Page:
Compared to the pre-test values, age-related differences were smaller in uni- and bilateral MIF after training (d = 0.6–2.4; all p <. 05). Our statistical analyses indicated significant main effects of Time for MIF-ULR (d = 0.7; p <. 05), MIF-ULL (d = 0.6; p <. 05), and MIF-BL (d = 2.4; p <. 001) but not for Group (d = 0.1–0.5; all p >. 05). In addition, significant Group × Time interactions were found for MIF-ULL, MIF-ULR, and MIF-BL (d = 1.3–2.8; all p <. 001). Post-hoc analyses revealed significant increases for the HRT-group (MIF-ULL: 10%, p <. 001, d = 2.3; MIF-ULR: 8%, p <. 05, d = 1.8; MIF-BL: 26%, p <. 001, d = 5.7) and the BAL-group (MIF-ULL: 6%, p >. 05, d = 1.3; MIF-ULR: 8%, p >. 05, d = 1.5; MIF-BL: 14%, p <. 001, d = 3.2) as compared to the CON-group (MIF-ULL: -7%, p <. 05, d = 1.4; MIF-ULR: -6%, p >. 05, d = 1.1; MIF-BL: -4%, p >. 05, d = 0.7) for most of the MIF measures. After training, MIF-ULR was significantly higher for HRT and BAL compared to CON (both p <. 05, d = 0.4–0.5), but similar in both training groups (p >. 05, d = 0.1). Similar findings were observed for MIF-ULL and MIF-BL.

Training-induced effects on BLD

After training, the observed age-related difference in BLD was smaller at post-test (p >. 05, d = 0.6) compared to pre-test. Our analyses indicated a significant main effect of Group (p <. 01, d = 1.6) and Time (p <. 01, d = 1.7). In addition, a significant Group × Time interaction was found (p <. 001, d = 1.6). Post-hoc analyses revealed significant decreases in the HRT-group (73%, p <. 001, d = 3.4) and the BAL-group (40%, p <. 05, d = 2.6) as compared to the CON-group (9%, p >. 05, d = 0.5). Also, the BLD in HRT and BAL was significantly lower as compared to CON (both p <. 001, d = 1.5–1.8) but similar in both intervention groups (p >.05, d = 0.4).

Pearson’s correlation coefficients indicated significant and medium-sized associations between ∆BLD and ∆MIF-BL for the HRT-group only. This indicates that participants with large training-induced performance improvements in MIF-BL showed a large reduction in BLD (r = 0.57, p = 0.01). Of note, no significant correlations were found for the BAL-group (r = 0.22, p = 0.43; Fig. 3).

Fig 3. Association between the training-induced changes in maximal voluntary contraction for both legs (∆MIF-BL) and the change in bilateral deficit (∆BLD) for the bilateral heavy-resistance training group (HRT) and the predominately unilateral balance training group (BAL).

Pearson’s correlation coefficients (r) are displayed separately for HRT and BAL.


To our knowledge, this is the first randomized controlled trial that investigated effects of bilateral heavy-resistance strength training compared to predominately unilateral balance training on measures of uni- and bilateral MIF and BLD in healthy old adults. In addition, findings from old adults were compared to a young adults control group. Our main results can be summarized as follows: (1) at baseline, uni- and bilateral MIF were significantly lower and BLD significantly higher in old compared to young adults. This is in accordance with our first hypothesis; (2) both older intervention groups significantly improved their uni- and bilateral MIF as well as their BLD (HRT-group more than BAL-group); (3) following training, uni- and bilateral MIF and BLD of old adults approximated those of young adults. Thus, our second hypothesis was only partly confirmed.

Findings on uni- and bilateral MIF and BLD at baseline

Our findings on age-related differences in MIF and BLD are in line with previous studies showing that maximum force production decreases with advancing age [6,14]. Compared to young adults, seniors in the HRT and BAL groups produced 42% (HRT) and 45% (BAL) lower MIF in the bilateral condition. In the unilateral condition, the HRT and BAL groups produced 36% lower MIF in each leg (ULL and ULR) before training. These findings are in a similar range compared to previously published studies which found an age-related force decline of 45% during leg extension [14]. Decreased neuromuscular activity of the agonist muscle, smaller contractile muscle mass (i.e., decrease in cross-sectional area) [29], and changes in muscle architecture [30] have been identified to contribute to age-related deficits in muscle strength. Regarding BLD, previous findings on age-related differences in BLD were ambiguous. In the present study, BLD in old adults (HRT: 19%, BAL: 12%, and CTL: 19%) was significantly higher at baseline compared to that of young adults (4%). This indicates that old adults were less capable of generating muscular force during synchronous bilateral movements. Lower neuromuscular activation during bilateral compared to unilateral contractions has been discussed as one possible agent to explain BLD in old adults [31]. A prominent mechanism for higher BLD in old compared to young subjects is the inhibition of transcallosal pathways during bilateral contractions [10]. Bilateral contractions appear to afford higher cortical activations and the recruitment of more brain regions compared to unilateral contractions [32]. Thus, more brain activity seems to be required to coordinate bilateral contractions. However, the recruitment of additional brain regions and the possibilities to increase brain activity seems to be limited in older compared to young adults [33].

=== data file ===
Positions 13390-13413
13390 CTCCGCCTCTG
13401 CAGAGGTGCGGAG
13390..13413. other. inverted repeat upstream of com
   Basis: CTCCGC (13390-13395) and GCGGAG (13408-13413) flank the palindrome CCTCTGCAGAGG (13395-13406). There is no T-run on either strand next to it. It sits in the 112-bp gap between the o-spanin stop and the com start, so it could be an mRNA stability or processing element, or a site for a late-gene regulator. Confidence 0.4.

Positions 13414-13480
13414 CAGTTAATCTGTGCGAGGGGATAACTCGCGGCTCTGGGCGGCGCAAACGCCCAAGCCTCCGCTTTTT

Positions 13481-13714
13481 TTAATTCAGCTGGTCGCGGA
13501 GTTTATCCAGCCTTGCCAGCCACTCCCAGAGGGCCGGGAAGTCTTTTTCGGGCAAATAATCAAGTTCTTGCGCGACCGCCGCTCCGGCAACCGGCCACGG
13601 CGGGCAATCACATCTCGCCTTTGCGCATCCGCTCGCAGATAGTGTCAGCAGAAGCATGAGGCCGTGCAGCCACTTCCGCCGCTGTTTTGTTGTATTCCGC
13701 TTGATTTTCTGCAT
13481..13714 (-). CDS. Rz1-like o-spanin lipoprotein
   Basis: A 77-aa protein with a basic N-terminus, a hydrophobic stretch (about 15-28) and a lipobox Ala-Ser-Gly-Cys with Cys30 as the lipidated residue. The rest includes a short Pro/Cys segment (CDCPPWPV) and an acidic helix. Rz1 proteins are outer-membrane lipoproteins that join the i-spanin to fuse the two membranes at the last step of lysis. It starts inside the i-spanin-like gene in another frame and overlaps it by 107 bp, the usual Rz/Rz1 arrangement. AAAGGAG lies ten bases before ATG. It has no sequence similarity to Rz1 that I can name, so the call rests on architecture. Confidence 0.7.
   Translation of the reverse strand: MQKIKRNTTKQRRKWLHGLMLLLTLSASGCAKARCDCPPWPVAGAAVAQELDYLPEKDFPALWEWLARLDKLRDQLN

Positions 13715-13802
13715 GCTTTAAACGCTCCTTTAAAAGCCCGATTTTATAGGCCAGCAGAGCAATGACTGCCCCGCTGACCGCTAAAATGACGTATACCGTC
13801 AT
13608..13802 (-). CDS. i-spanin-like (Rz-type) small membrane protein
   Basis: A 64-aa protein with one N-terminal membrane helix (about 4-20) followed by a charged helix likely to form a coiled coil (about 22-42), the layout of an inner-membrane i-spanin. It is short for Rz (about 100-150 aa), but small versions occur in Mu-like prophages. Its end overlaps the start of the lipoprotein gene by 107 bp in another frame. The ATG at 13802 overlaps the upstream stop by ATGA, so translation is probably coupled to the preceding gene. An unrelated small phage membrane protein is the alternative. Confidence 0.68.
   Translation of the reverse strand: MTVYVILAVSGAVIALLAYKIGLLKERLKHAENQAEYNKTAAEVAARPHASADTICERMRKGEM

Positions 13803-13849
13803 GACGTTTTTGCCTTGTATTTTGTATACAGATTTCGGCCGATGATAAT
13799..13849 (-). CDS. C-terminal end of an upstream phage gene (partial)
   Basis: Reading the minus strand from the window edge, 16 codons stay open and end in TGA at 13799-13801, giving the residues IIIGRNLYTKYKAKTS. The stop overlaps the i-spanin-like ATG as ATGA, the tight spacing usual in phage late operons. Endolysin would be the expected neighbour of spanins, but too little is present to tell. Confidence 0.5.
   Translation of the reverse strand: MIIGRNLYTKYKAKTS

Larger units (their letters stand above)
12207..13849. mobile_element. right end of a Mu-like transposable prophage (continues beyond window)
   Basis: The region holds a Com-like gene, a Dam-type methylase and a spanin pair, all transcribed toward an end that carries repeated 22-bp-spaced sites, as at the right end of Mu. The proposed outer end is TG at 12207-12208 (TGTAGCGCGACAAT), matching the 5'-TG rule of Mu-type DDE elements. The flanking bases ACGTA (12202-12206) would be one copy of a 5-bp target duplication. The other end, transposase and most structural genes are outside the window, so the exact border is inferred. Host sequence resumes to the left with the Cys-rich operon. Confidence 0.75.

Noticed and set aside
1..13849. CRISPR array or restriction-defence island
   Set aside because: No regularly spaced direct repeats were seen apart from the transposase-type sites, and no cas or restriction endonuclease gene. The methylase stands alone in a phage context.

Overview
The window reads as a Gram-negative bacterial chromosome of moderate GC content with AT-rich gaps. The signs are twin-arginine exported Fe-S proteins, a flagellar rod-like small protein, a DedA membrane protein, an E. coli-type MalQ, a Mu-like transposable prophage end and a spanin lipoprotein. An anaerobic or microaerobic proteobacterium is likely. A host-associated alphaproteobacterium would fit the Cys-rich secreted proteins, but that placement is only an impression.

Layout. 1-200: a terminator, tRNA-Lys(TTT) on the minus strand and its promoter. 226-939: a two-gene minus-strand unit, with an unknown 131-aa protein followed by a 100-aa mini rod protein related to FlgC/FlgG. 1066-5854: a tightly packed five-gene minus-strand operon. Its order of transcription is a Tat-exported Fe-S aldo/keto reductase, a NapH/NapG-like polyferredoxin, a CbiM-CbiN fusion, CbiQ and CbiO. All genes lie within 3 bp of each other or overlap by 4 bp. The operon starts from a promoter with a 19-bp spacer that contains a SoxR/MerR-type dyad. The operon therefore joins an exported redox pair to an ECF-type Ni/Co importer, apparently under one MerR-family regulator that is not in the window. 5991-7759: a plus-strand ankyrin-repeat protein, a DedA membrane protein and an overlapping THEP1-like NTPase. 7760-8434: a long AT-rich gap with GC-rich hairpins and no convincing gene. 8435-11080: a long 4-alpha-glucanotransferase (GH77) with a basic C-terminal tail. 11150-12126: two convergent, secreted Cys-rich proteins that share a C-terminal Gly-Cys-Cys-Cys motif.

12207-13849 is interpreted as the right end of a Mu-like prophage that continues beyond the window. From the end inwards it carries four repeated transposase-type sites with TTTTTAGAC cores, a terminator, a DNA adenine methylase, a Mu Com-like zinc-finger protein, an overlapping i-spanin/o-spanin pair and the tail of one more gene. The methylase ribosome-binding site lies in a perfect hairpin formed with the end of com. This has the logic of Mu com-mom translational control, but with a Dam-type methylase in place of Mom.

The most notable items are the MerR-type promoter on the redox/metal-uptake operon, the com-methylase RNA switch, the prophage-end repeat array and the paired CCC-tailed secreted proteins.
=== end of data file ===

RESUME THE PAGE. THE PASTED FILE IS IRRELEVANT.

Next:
Effects of heavy-resistance training on uni- and bilateral MIF and BLD

Following bilateral heavy-resistance training, the observed age-related differences between young and old adults in uni- and bilateral MIF at baseline were mitigated. Compared to young adults, seniors reduced their age-related deficit by 11% in bilateral MIF (HRT and BAL), by 4% (HRT and BAL) in unilateral MIF of the right leg, and by 7% (HRT) and 4% (BAL) in unilateral MIF of the left leg after the intervention period. Thus, resistance training is a suitable approach to improve muscle strength [34]. In fact, heavy-resistance training resulted in significant improvements in maximum voluntary contraction and RFD (cf. [35] for an overview). In an early study, Frontera and colleagues [36] were able to show that 12 weeks of resistance training (3 times/week) at 80% of the one repetition maximum led to improved maximal knee extensor/flexor strength in old adults. In another study, old adults showed gains in MIF and RFD of the leg extensors after 13 weeks of resistance training (3 times/week, 80% of one repetition maximum) [22]. Several underlying neuromuscular factors were identified to explain training-induced gains in muscle strength in old adults [3537]. Namely, an increase in muscle mass, predominantly by increased muscle cross-sectional area [38]. Further, enhanced neuromuscular activation (i.e., improved recruitment patterns, discharge rates, and synchronization of motor units), improved synergistic muscle activation, and a reduced co-activation of antagonistic muscles [35].